Globalization has not been the most popular of subjects in the West recently. Governments are failing to prevent citizens from feeling left behind, which is seen as the cause of a lot of the recent political turmoil witnessed around the globe today.
The arrival of President-elect Donald Trump has only added further ammunition to the argument that globalization is still very present in our society today, irrespective of any negative press it has had.
A new YouGov survey of more than 20,000 people across 19 countries, has revealed that the majority of respondents believe that globalization is a force for good. Unsurprisingly perhaps, the countries that are the most enthusiastic about globalization are the ones that have benefitted from it the most — the poorer nations of East and South East Asia. The belief in the positivity of globalization reaches at least 70 percent in all countries and goes to a whopping 91 percent in Vietnam.
In Europe, support for globalization is equally high, with the only exception being France, where around 50 percent of those surveyed say that globalization is a force for good.
There is also widespread acknowledgement that the rich have been the main beneficiaries of globalization. 16 out of the 19 countries surveyed agree that the wealthy have benefited more from globalization then the less wealthy.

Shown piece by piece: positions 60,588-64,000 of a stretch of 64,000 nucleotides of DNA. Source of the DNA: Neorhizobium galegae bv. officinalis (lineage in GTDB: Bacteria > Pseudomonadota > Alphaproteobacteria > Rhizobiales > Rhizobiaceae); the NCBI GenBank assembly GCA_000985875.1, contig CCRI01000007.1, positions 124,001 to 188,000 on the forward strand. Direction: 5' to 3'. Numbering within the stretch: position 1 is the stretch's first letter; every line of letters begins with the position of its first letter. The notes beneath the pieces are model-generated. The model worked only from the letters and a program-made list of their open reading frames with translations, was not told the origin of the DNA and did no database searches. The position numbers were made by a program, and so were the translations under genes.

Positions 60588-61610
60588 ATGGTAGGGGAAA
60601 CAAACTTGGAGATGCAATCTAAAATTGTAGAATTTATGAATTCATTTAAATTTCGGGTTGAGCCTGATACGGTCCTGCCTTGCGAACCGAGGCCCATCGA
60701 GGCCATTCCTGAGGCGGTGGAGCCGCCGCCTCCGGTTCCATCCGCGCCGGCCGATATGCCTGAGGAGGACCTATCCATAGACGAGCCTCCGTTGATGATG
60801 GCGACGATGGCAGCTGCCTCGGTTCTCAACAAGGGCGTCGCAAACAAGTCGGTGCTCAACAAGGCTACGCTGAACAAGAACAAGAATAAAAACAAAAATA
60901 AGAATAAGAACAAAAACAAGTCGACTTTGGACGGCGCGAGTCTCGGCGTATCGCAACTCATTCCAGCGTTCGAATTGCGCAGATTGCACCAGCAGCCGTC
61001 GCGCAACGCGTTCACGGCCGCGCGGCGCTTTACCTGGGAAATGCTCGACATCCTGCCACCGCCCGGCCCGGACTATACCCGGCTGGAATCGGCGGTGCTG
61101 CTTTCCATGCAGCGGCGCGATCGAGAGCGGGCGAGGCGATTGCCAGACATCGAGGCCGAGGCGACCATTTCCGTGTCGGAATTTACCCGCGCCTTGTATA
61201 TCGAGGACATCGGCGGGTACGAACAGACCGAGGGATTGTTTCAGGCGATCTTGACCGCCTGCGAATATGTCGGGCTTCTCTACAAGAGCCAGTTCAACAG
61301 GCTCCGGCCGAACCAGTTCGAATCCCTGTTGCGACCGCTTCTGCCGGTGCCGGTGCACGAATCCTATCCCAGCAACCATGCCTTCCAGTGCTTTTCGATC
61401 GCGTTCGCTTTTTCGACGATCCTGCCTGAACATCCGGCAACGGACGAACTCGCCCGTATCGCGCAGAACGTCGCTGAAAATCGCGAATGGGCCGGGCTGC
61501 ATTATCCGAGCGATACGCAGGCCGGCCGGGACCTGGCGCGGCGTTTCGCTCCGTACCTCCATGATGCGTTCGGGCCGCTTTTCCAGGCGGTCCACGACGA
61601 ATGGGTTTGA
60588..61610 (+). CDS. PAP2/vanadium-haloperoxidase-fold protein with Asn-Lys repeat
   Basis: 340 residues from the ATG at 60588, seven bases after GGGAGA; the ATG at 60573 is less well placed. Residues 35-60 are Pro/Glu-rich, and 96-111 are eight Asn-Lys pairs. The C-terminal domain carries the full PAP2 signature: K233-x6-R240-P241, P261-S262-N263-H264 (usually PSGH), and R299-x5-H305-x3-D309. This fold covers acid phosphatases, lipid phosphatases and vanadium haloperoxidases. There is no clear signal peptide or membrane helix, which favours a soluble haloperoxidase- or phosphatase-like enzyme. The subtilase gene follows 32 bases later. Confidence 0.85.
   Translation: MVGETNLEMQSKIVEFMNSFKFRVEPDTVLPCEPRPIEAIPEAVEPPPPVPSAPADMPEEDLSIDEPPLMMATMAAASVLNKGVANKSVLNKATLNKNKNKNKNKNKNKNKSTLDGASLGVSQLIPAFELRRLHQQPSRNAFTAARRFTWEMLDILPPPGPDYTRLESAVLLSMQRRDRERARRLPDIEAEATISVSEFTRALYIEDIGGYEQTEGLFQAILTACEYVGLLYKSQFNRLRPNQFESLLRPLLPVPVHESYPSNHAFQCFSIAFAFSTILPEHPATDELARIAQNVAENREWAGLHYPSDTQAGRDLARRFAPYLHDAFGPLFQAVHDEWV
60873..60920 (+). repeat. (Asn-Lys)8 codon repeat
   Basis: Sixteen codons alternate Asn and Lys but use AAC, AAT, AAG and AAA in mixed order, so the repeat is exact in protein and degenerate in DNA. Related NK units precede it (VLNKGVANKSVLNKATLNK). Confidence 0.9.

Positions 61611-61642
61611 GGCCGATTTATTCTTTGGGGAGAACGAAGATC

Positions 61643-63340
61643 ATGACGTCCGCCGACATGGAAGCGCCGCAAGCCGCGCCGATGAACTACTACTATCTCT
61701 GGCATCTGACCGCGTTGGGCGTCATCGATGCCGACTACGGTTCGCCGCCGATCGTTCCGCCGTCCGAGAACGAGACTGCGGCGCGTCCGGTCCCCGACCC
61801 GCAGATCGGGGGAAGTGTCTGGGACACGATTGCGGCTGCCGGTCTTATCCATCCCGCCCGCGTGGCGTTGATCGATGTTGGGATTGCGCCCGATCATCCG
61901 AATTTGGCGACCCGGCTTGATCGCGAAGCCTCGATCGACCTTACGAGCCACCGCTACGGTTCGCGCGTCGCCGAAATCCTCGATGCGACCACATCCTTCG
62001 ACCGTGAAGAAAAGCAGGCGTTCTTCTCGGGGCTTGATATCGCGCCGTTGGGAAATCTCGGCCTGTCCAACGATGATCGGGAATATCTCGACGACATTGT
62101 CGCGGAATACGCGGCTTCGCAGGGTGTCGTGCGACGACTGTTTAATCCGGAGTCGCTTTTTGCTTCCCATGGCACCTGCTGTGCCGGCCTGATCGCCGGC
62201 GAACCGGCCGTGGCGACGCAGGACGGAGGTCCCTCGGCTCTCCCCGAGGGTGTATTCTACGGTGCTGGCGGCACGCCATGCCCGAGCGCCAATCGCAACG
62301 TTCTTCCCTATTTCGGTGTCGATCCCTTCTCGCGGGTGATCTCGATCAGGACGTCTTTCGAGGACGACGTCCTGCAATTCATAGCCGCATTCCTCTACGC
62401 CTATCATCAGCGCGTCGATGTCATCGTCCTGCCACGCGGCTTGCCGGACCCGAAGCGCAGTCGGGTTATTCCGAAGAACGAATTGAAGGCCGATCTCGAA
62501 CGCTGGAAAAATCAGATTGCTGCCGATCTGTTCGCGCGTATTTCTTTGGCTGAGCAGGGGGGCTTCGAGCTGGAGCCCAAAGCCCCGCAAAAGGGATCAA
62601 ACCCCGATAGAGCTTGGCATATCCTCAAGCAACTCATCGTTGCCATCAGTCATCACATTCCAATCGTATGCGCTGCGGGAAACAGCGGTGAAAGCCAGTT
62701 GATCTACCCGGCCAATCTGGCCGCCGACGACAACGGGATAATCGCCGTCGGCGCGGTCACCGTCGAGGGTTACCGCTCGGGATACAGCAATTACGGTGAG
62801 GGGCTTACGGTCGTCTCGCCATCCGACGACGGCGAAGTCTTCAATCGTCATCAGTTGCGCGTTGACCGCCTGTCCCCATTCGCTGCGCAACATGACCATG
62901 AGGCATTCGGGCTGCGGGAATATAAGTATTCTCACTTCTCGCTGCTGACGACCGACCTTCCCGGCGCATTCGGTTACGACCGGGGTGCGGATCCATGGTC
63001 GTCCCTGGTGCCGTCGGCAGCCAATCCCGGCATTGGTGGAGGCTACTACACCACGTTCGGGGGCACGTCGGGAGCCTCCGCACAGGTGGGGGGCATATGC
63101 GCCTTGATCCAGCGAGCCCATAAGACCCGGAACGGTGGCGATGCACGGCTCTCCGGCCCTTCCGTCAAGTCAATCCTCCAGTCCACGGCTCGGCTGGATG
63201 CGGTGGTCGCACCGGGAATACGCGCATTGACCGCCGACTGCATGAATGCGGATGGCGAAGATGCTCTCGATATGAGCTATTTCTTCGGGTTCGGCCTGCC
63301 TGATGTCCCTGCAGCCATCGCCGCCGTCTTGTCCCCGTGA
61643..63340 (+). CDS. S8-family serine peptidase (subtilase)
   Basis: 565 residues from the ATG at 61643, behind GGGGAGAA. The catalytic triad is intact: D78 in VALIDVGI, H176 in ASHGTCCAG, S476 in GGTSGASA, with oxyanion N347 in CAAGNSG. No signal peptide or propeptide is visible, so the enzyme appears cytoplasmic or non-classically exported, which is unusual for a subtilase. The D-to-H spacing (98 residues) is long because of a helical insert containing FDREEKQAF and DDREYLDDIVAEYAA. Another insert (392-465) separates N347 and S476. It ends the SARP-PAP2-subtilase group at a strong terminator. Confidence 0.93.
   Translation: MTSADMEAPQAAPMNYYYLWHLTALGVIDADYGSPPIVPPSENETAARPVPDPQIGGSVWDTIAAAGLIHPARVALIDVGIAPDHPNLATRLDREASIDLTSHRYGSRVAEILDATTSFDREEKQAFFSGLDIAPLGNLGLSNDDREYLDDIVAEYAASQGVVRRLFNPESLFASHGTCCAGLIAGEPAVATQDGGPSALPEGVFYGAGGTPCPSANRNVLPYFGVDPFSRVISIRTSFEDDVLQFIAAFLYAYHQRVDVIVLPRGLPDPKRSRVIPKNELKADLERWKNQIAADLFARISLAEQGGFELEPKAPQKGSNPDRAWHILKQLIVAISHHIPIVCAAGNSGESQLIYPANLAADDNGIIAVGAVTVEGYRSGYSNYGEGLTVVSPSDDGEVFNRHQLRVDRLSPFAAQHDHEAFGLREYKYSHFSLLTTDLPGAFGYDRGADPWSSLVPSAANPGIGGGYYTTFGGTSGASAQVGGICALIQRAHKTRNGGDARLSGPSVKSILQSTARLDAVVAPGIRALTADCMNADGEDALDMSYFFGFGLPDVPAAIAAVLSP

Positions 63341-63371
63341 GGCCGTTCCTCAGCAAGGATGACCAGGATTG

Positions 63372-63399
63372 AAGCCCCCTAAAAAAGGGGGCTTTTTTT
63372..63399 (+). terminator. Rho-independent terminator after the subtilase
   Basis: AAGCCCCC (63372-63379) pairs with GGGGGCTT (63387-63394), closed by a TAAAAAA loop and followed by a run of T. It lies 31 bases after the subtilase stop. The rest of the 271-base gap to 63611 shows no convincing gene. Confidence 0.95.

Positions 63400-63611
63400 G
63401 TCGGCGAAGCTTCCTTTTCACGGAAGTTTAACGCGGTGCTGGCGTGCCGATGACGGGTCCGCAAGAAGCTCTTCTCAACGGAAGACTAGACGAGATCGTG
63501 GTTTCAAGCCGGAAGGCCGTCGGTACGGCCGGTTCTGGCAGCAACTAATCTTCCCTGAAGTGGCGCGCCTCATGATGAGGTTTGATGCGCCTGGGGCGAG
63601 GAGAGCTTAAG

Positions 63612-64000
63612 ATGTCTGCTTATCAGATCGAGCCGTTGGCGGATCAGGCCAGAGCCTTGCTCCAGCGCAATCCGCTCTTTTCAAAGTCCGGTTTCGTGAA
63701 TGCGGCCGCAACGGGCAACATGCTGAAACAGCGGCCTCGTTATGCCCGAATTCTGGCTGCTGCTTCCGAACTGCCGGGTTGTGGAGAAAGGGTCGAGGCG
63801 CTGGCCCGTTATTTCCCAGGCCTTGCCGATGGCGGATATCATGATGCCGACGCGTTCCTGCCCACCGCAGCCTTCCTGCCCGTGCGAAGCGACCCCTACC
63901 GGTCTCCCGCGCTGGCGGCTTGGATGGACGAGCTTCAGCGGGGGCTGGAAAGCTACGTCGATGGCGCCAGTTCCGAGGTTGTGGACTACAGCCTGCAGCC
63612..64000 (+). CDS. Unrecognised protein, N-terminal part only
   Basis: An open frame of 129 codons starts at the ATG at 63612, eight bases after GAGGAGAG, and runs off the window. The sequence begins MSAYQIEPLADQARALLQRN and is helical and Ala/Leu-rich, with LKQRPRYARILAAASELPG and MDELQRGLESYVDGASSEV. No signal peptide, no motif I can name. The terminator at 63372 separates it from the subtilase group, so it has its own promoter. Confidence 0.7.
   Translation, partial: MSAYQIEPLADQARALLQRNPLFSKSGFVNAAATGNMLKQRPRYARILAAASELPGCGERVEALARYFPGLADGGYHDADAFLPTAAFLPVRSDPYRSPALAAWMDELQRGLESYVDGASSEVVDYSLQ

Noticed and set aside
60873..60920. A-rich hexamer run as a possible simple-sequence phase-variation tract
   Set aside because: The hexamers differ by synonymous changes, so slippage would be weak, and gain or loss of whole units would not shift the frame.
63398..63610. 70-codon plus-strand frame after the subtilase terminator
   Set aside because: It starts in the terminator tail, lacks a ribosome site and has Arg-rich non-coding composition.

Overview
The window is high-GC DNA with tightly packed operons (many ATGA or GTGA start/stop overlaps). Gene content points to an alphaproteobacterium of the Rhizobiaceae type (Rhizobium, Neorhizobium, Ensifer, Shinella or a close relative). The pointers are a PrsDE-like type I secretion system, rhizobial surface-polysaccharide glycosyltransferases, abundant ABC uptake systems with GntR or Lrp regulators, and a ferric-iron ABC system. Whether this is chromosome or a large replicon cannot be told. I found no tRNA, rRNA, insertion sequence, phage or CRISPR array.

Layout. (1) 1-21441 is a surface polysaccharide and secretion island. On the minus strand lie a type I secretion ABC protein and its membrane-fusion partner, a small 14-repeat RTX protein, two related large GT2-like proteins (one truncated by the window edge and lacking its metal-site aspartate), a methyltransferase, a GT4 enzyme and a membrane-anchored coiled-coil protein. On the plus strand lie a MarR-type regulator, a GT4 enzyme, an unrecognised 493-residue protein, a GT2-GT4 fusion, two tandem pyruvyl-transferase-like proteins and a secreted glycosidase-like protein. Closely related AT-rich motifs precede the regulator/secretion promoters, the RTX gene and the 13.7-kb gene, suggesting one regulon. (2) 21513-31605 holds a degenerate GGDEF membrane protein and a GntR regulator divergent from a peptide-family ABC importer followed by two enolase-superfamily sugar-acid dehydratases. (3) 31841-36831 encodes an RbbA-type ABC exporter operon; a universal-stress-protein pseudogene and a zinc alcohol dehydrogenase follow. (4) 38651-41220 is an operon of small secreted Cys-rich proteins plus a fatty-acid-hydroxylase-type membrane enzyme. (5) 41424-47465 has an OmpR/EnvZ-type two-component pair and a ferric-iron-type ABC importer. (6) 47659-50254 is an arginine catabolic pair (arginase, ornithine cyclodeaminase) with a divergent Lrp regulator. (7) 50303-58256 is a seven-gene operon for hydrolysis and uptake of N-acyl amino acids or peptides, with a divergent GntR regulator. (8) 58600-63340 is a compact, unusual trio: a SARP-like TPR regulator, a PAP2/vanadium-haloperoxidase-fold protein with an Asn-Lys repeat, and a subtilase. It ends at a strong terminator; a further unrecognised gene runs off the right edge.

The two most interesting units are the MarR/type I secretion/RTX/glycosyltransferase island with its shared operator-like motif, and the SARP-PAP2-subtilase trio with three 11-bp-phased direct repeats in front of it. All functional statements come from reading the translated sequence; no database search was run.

However despite the world’s warmness towards globalization, when you look at the deeper components, the answers are somewhat different.
For example, interdependence in a connected world where the manufacture of everyday products is so complex that the supply lines involved in creating various parts can span the globe.
Countries, inevitably trade with one another in order to meet their own needs. But 78 percent of Indonesians think that their country should be able to meet its own needs, as opposed to relying on imports from other countries. 57 percent of Indians, 53 percent of Filipinos and 52 percent of people from France agree with this also.
Immigration is another subject that presents a mixed picture, 45 percent of Filipinos believe that immigrants have a positive effect on the country. 16 percent of Malaysians surveyed have a positive image of immigrants, compared to 39 percent who have a negative one.